What’s Next for 2016?

Earlier today, I realized I was due to write my “Two Years Blogging Recap” post. And when I say due, I mean drastically overdue. (See One Year Blogging Recap here).

As with every year, there have been highs and lows, ups and downs, and sprinklings of grey throughout. But unlike most years, this past one has been filled with some of the highest highs and lowest lows, rather reminiscent of my time in Paris. I’m not sure if it’s symptomatic of traveling or my age, but the past two years have been (cliché warning) emotional roller coasters.

While I plan on publishing my Two Years Blogging Recap fairly soon, I wanted to take a moment to just pause for a second. Now that my mad sprint to finish first semester has ended, my life has quieted, and I’ve had more time to think – always a little dangerous.

Sitting here in Chris’s apartment with my cup of tea and view of distant Scottish hills, I feel – something – over the course my life has taken.

It’s not flummoxed, nor sad, nor happy, but some odd, prickling, enjoyable, contradictory combination of all three.

Eerily enough, my life has taken the exact shape I had anticipated. Grad school, check. London, check. Freelance worker, check. Writing a book (and editing my completed YA fantasy book), check. Check check check. Even “British Boyfriend” is admittedly something I imagined for myself many years ago. He means more than another “check,” but the many pieces of my life have fallen into place the way I had always pictured they would.

And I’m genuinely happy and grateful. But even so, something seems off.

It might be the obnoxiously driven American in me. It might be some inner melancholy I can never seem to shake. Or maybe something needs to change.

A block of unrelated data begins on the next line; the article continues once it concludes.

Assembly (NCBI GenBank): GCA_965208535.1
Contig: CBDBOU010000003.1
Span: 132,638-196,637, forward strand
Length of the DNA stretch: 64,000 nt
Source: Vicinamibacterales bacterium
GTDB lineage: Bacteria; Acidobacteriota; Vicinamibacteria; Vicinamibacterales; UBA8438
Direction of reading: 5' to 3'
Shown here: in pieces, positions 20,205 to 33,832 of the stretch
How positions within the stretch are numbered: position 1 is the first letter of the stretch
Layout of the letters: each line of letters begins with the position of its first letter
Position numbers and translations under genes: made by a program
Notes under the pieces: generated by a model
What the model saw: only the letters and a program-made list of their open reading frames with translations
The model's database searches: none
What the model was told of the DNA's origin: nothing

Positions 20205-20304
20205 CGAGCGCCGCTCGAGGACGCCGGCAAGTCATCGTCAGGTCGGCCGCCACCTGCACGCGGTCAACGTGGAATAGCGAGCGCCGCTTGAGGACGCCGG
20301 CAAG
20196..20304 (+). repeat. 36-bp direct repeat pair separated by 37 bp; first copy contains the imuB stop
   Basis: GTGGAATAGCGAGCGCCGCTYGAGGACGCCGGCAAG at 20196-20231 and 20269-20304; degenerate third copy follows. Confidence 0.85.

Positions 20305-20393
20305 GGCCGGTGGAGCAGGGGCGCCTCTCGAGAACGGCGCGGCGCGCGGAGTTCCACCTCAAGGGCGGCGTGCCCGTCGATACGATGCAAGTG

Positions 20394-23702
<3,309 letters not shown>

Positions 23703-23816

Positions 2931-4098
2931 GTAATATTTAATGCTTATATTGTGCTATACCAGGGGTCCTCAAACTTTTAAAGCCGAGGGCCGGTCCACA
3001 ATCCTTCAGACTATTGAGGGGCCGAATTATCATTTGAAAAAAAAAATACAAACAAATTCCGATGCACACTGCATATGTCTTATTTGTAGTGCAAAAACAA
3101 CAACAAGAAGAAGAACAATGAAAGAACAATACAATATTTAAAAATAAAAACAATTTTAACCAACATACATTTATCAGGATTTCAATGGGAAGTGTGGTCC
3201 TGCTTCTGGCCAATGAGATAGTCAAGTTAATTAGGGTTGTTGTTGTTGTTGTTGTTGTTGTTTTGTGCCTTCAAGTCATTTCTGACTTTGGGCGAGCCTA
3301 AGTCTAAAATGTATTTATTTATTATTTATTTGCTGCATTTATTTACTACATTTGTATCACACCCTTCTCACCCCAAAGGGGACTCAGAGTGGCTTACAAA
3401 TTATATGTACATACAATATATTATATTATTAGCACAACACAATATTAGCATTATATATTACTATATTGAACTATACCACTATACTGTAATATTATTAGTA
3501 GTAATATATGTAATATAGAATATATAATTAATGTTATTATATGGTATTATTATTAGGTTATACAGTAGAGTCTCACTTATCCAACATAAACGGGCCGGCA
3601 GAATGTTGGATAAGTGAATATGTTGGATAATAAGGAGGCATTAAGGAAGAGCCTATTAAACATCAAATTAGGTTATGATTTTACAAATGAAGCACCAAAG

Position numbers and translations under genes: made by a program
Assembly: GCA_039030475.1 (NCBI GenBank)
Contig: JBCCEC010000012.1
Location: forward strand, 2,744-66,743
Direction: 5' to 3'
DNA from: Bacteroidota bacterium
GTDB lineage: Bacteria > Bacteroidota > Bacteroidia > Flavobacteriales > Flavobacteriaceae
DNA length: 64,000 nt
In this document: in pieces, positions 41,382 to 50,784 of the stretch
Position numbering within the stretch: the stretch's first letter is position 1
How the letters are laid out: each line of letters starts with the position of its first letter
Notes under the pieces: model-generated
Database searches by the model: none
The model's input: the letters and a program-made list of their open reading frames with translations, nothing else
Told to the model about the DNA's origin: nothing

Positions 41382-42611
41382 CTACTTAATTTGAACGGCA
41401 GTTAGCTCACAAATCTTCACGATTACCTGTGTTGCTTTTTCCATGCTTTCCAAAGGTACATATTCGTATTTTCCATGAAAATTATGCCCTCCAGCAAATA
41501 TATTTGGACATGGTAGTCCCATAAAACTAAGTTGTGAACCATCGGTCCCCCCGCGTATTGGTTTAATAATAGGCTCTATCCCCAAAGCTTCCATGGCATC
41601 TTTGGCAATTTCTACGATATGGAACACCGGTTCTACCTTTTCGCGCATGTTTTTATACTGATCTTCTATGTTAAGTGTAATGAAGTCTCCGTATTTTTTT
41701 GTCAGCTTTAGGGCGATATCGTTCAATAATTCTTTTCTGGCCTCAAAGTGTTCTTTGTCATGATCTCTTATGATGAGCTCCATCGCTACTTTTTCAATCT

Suffice it to say I know how fortunate I am, and don’t mean to parade my problems as somehow more important than the vast, global issues we’re grappling with. But I do believe many people reach this kind of fulfillment in their lives, and find themselves feeling stagnant, so I think it’s worth exploring why.

Are most people simply incapable of sustained happiness? Is that why everyone keeps telling me to meditate?

When I started my Masters program in September, I didn’t really know what I was getting myself into. I knew I’d be studying, I knew I’d be living in London, traveling, returning to Paris whenever I had the chance, hopefully making new friends, and most importantly, I knew I’d be writing a book.

What I didn’t fully realize – partially through my own blind enthusiasm – was that the program I chose is actually incredibly flexible. We just finished first semester, second semester starts at the end of January, but come the beginning of April, I’ll be finished with classes.

Let’s take a moment to let that sink in…

I’ll finish my classes in March but my program ends over a year later, and my visa doesn’t expire until 2018. The idea is for students to take that time to write their books, work with each other, and have individual meetings with their writing mentors (who are generally published writers in a similar field).

There’s so much freedom, I don’t quite know what to do with myself.

I understand that this is a rather odd complaint. Everyone wants freedom. Right? I’m beginning to realize that I do and I don’t. It’s daunting, really, knowing I have seemingly limitless options. I’m not rooted anywhere, and my heart belongs everywhere. I want to travel, but return home to the same warm bed every night. I want to grow, but I want to create a real life somewhere, with a relationship and friends and favorite bakeries and sushi places.

I’m not sure if I’m where I’m supposed to be or what I should do with my life – with myself – when I’m not bound to London.